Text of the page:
Week 4

Posted by in Week 4

Un pueblo sin piernas pero que camina. The metaphors continue. There is something captivating about Latin American tendencies to mesh art with politics, aestheticism with power. Martí’s eloquence places him firmly in this tradition. Chávez is decidedly not a poet. Yet his 2004 speech pursues the same themes as those of Martí and Bolívar in his demand for independence for Latin American nations (or nations of “the South”). It would be important, here, to characterize “independence” and how it has been conceived of over time.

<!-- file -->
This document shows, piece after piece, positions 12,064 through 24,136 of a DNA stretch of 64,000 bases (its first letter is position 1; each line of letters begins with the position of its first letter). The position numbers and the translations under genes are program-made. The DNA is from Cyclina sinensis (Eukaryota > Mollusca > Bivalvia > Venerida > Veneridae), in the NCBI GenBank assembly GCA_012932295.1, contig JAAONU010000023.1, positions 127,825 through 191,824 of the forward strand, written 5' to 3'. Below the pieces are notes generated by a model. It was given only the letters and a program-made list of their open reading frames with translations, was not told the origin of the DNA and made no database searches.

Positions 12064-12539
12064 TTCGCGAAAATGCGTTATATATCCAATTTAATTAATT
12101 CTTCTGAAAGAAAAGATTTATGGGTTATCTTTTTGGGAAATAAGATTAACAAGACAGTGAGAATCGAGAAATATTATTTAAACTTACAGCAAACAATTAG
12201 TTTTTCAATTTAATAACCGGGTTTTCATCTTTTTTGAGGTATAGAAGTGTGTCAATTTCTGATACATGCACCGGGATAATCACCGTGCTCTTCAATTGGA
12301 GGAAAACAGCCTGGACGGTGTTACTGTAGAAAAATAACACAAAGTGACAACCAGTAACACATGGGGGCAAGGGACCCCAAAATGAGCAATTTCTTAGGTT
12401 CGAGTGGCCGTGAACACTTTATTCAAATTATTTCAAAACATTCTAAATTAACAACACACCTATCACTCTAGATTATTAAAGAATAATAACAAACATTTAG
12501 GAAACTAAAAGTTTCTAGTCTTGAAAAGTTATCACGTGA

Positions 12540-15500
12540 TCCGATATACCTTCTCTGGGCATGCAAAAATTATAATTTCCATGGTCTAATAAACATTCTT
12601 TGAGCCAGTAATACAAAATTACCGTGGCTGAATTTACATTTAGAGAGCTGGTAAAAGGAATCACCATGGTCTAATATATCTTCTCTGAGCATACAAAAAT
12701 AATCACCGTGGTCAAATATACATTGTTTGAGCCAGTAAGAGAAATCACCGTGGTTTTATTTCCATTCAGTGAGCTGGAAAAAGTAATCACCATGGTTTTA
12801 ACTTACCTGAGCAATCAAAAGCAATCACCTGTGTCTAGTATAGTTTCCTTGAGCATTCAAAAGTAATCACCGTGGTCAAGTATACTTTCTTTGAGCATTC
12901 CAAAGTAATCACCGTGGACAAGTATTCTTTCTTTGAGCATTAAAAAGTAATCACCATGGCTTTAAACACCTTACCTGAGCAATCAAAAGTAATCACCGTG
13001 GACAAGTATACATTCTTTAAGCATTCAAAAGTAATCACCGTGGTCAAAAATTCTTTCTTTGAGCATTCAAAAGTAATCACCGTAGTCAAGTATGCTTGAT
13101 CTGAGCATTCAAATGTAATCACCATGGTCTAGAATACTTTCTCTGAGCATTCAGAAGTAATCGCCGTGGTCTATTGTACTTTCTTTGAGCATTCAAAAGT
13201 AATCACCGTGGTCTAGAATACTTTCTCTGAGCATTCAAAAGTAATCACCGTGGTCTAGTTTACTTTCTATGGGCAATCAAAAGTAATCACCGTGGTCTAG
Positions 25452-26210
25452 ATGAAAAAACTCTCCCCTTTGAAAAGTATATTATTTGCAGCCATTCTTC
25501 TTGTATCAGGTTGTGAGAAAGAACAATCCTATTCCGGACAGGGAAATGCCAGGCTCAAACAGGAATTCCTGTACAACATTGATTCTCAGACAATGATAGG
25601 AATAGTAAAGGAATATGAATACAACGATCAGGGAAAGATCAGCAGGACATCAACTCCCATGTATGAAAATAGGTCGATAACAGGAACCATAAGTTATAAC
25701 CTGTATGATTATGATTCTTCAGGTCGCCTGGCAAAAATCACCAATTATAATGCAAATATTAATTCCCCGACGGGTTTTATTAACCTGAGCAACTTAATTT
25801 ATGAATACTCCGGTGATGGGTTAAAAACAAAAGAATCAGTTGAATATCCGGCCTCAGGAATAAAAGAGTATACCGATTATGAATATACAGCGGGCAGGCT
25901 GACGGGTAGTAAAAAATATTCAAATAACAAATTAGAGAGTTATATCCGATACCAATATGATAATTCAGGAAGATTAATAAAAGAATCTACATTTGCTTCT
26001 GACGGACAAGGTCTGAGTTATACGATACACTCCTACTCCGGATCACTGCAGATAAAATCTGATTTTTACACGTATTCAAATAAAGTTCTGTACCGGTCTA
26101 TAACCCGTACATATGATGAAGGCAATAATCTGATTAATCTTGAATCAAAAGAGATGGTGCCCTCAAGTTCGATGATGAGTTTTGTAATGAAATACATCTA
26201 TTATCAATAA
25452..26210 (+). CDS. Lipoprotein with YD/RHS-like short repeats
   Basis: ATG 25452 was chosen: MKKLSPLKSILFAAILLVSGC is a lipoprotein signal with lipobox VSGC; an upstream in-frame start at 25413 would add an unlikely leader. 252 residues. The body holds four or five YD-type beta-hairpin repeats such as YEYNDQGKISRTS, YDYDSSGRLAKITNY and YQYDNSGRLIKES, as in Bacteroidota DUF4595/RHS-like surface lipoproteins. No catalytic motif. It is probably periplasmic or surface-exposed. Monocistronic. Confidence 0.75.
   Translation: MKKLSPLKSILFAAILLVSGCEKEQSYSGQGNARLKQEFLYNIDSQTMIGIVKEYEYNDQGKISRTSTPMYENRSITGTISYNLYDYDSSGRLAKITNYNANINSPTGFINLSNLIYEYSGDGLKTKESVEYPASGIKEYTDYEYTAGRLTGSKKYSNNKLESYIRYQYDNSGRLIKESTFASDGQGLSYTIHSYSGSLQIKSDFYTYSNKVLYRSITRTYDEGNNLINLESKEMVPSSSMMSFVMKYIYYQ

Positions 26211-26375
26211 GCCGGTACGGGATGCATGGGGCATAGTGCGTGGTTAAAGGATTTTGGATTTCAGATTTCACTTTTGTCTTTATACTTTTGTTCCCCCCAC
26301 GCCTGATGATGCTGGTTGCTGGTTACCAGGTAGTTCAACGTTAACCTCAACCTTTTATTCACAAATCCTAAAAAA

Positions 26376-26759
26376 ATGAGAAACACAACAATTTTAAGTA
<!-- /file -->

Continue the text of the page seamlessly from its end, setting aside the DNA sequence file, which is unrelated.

It is hard not being critical in analyzing Bolívar and Martí’s stances on the topic. Their (narrow) notions of independence are linked to their narrow conception of the Latin American patria and history. “Gobernante, en un pueblo nuevo, quiere decir creador;” underlying assumptions that the “new governor” of the “new nation,” here, can only represent, in all their “creativity,” those who represent the colonial histories of the Americas. The ancient and first peoples are excluded, or at least inconsequential, to the new emerging Latin America. In terms of interest, it is not surprising that those who garnered most privilege from the colonial system are the ones tasked with “creating” a newly “independent” America. Was Latin American not independent before the Iberian conquests? Can colonialism reconcile with independence? What does this mean for the 19th century’s decidedly colonial promise of independence?